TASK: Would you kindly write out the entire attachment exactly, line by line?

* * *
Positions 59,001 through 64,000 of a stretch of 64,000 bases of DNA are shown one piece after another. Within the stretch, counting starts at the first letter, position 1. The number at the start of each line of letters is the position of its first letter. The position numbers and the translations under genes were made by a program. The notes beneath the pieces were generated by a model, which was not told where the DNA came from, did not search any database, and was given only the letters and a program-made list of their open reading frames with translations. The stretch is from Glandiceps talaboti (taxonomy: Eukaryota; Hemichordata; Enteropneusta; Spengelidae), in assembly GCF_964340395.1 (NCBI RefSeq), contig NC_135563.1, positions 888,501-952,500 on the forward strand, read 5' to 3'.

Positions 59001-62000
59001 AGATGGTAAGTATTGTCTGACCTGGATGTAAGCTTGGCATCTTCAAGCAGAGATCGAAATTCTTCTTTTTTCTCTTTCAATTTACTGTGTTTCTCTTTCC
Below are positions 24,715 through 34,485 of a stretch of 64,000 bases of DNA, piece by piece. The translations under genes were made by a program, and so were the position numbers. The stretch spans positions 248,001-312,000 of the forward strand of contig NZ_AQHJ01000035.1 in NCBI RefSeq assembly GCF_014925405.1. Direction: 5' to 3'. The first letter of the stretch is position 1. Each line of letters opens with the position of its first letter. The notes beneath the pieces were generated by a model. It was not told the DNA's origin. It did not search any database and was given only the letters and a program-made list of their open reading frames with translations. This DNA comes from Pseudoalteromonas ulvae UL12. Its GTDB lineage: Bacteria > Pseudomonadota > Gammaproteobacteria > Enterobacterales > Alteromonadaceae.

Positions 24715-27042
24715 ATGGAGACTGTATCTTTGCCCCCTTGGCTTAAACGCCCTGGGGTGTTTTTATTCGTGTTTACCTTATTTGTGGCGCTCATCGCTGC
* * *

Positions 59,001 through 64,000 of a stretch of 64,000 bases of DNA are shown one piece after another. Within the stretch, counting starts at the first letter, position 1. The number at the start of each line of letters is the position of its first letter. The position numbers and the translations under genes were made by a program. The notes beneath the pieces were generated by a model, which was not told where the DNA came from, did not search any database, and was given only the letters and a program-made list of their open reading frames with translations. The stretch is from Glandiceps talaboti (taxonomy: Eukaryota; Hemichordata; Enteropneusta; Spengelidae), in assembly GCF_964340395.1 (NCBI RefSeq), contig NC_135563.1, positions 888,501-952,500 on the forward strand, read 5' to 3'.

Positions 59001-62000
59001 AGATGGTAAGTATTGTCTGACCTGGATGTAAGCTTGGCATCTTCAAGCAGAGATCGAAATTCTTCTTTTTTCTCTTTCAATTTACTGTGTTTCTCTTTCC
Below are positions 24,715 through 34,485 of a stretch of 64,000 bases of DNA, piece by piece. The translations under genes were made by a program, and so were the position numbers. The stretch spans positions 248,001-312,000 of the forward strand of contig NZ_AQHJ01000035.1 in NCBI RefSeq assembly GCF_014925405.1. Direction: 5' to 3'. The first letter of the stretch is position 1. Each line of letters opens with the position of its first letter. The notes beneath the pieces were generated by a model. It was not told the DNA's origin. It did not search any database and was given only the letters and a program-made list of their open reading frames with translations. This DNA comes from Pseudoalteromonas ulvae UL12. Its GTDB lineage: Bacteria > Pseudomonadota > Gammaproteobacteria > Enterobacterales > Alteromonadaceae.

Positions 24715-27042
24715 ATGGAGACTGTATCTTTGCCCCCTTGGCTTAAACGCCCTGGGGTGTTTTTATTCGTGTTTACCTTATTTGTGGCGCTCATCGCTGC